Washington Law Review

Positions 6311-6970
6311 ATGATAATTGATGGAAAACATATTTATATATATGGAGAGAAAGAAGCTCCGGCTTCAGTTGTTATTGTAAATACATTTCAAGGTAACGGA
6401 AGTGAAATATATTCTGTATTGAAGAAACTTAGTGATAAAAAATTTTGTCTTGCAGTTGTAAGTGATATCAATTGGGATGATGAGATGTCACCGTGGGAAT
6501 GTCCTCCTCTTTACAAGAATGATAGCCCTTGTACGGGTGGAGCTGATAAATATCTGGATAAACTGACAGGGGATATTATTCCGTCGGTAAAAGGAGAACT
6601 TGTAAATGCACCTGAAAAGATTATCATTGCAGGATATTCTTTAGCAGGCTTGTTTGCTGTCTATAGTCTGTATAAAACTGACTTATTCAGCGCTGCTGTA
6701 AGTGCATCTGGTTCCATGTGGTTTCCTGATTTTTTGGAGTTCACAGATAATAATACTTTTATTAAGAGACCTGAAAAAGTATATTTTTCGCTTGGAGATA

Over the last decade, Washington State has seen a substantial increase in its unhoused population and an increase in laws that harm this group. Many of these laws subject unhoused and unsheltered people to fines, fees, and forfeitures that are exceedingly difficult for them to afford. The ExcessiveFinesClauses in the United States and Washington Constitutions protect citizens from fines deemed constitutionally excessive and could be used to shield unsheltered people from the burden of paying unjust fines they cannot afford. In City of Seattle v. Long, the Washington State Supreme Court analyzed the ability to pay of a person who lived in his vehicle when deciding whether the fines imposed on him violated the state or federal Excessive Fines Clauses. This Note contends that the Long decision offers a strong constitutional foundation for arguments against the enforcement of many laws and policies that adversely affect vehicle residents and unsheltered people. Part I reviews the housing crisis in Washington and the legal ramifications unhoused people face. Part II discusses the historical jurisprudence of the Washington State and the federal Excessive Fines Clauses and their relation to a person’s ability to pay. Part II also outlines the Long case and how it fits into the framework of the Excessive Fines Clause. Finally, Part III argues that an expansive reading of the Long decision is both constitutionally appropriate in light of current jurisprudence and an important tool for advocating for unsheltered people.

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